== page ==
After I was married. Well, I was working at Wing’s in New Bedford – that was a nice store and people still miss it – doing interior decorating. The pay was small, and during the war, I decided it was too small. I couldn’t get out and go around because of gas rationing, so I commuted to Providence and worked with the Army Engineers for a couple of years doing drafting. This was during the war. After the war ended, I was with the Advertising Agency for the Christian Science Monitor, then I moved up to Hingham for a couple of years, and then we were married and moved back here. Norman was teaching in Fairhaven, then in Dartmouth, then back in Westport.


I remember the first time I knew you. You reached out to people a great deal, always, and we knew very few people here. We felt very close to Jean and Ed Yeomans and had visited them and liked Westport – and that’s why we came here. You were living in the Corn Crib, which is in back of your present home and, which you now rent. One of our first evenings out in Westport was with you in the Corn Crib. We found someone to baby sit our children and we had dinner with you there in the Corn Crib. I don’t know how many years ago—it mush have been in the early 50s when we first came. That’s how we got acquainted, and I joined the Art Group and have been a faithful, or unfaithful member….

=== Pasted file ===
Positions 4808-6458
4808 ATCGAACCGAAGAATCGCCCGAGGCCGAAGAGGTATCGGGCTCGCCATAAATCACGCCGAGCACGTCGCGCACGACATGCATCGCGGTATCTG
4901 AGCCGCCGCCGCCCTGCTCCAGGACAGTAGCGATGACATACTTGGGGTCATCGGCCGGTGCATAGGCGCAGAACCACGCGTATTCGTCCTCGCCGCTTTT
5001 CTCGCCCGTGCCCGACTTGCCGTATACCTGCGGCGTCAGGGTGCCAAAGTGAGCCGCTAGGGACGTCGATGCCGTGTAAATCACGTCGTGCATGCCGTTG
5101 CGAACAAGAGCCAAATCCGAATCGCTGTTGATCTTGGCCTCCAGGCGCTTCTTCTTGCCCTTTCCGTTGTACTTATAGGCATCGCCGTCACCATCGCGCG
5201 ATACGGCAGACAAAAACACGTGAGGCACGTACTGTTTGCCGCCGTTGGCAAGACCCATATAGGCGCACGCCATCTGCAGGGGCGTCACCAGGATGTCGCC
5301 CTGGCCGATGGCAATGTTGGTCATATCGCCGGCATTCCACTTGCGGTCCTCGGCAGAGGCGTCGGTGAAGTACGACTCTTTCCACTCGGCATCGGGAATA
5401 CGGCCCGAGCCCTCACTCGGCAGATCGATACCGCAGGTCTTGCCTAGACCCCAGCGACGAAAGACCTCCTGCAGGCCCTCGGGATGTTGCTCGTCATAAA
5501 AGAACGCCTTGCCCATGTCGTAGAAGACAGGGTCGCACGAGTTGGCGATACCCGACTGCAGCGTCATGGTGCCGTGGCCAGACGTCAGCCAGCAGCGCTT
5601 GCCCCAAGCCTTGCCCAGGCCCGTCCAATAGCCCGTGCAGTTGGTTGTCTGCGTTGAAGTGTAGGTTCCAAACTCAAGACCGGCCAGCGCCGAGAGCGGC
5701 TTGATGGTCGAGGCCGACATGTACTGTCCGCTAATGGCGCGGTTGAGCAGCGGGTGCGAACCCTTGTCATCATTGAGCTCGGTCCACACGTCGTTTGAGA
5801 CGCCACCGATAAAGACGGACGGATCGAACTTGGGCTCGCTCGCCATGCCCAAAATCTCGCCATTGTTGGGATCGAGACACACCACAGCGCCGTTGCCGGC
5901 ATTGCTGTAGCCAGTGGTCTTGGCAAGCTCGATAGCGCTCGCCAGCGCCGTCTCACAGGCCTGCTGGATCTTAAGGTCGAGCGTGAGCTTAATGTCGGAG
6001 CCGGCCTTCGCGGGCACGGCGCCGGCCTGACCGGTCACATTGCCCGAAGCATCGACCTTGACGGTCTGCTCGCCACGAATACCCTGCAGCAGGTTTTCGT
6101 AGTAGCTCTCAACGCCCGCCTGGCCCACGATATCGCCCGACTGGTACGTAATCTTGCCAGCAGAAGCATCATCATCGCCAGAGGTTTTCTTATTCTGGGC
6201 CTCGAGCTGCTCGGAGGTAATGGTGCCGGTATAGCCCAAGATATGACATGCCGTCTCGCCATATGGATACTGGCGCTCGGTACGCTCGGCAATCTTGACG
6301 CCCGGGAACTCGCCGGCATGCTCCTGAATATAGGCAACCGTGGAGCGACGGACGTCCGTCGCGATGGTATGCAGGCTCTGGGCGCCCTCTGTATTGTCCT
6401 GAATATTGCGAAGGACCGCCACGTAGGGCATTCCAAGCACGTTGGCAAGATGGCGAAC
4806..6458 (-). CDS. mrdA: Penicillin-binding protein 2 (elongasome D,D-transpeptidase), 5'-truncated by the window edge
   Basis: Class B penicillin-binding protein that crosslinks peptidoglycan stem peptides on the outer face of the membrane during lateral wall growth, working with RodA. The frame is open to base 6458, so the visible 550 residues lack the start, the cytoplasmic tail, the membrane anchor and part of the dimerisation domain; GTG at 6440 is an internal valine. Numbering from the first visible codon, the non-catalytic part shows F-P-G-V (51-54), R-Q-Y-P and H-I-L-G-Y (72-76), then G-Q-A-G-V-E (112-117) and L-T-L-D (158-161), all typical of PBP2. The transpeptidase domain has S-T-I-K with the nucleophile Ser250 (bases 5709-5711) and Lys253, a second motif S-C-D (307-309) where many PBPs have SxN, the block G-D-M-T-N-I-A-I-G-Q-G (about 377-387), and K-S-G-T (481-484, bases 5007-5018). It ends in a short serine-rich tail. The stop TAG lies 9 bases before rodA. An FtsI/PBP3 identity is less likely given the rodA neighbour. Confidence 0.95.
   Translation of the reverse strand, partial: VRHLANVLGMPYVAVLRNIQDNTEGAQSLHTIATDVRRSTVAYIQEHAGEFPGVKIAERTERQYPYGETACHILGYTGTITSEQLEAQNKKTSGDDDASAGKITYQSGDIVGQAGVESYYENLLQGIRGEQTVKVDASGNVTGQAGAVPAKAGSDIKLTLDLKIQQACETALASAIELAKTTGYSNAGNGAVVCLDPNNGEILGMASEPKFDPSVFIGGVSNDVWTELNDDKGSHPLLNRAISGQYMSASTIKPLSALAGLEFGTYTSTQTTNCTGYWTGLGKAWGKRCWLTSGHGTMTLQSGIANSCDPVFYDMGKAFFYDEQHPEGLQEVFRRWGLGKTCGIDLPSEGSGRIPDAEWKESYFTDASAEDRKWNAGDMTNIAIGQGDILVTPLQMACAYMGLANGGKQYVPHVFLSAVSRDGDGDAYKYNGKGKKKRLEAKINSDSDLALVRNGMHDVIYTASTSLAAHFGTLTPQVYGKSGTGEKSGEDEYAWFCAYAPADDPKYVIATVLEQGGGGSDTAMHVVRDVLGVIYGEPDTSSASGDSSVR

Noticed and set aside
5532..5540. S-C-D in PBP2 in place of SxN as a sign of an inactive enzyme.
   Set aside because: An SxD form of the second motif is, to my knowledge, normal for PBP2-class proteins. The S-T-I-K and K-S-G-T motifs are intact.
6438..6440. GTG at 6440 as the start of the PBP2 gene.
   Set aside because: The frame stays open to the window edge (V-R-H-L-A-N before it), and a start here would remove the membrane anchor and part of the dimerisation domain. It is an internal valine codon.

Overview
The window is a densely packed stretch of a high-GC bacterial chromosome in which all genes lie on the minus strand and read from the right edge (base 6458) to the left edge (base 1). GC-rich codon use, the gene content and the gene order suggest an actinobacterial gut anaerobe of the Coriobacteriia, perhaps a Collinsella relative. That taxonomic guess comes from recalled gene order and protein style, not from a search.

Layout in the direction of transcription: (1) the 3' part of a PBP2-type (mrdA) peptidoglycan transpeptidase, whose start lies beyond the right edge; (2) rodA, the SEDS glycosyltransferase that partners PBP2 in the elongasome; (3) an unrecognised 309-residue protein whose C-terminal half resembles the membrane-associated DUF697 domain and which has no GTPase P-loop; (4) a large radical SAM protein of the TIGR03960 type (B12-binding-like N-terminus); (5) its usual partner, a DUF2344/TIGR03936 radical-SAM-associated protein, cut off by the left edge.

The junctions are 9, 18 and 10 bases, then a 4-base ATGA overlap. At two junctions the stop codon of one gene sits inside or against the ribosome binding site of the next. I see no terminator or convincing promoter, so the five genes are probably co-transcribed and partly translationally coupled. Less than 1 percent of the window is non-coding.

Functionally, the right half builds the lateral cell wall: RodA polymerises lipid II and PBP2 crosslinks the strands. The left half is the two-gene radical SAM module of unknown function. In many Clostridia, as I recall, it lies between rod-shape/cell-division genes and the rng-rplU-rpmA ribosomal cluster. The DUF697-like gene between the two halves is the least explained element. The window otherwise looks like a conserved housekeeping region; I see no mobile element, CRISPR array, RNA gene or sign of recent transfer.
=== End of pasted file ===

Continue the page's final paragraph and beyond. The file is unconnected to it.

You’ve been a faithful member.


I couldn’t attend meetings regularly. I was teaching always at places where we seemed to always be having night meetings and night meetings, unless they are especially interesting, are an anathema to me.


You did a beautiful job when you did the crafts for the art show.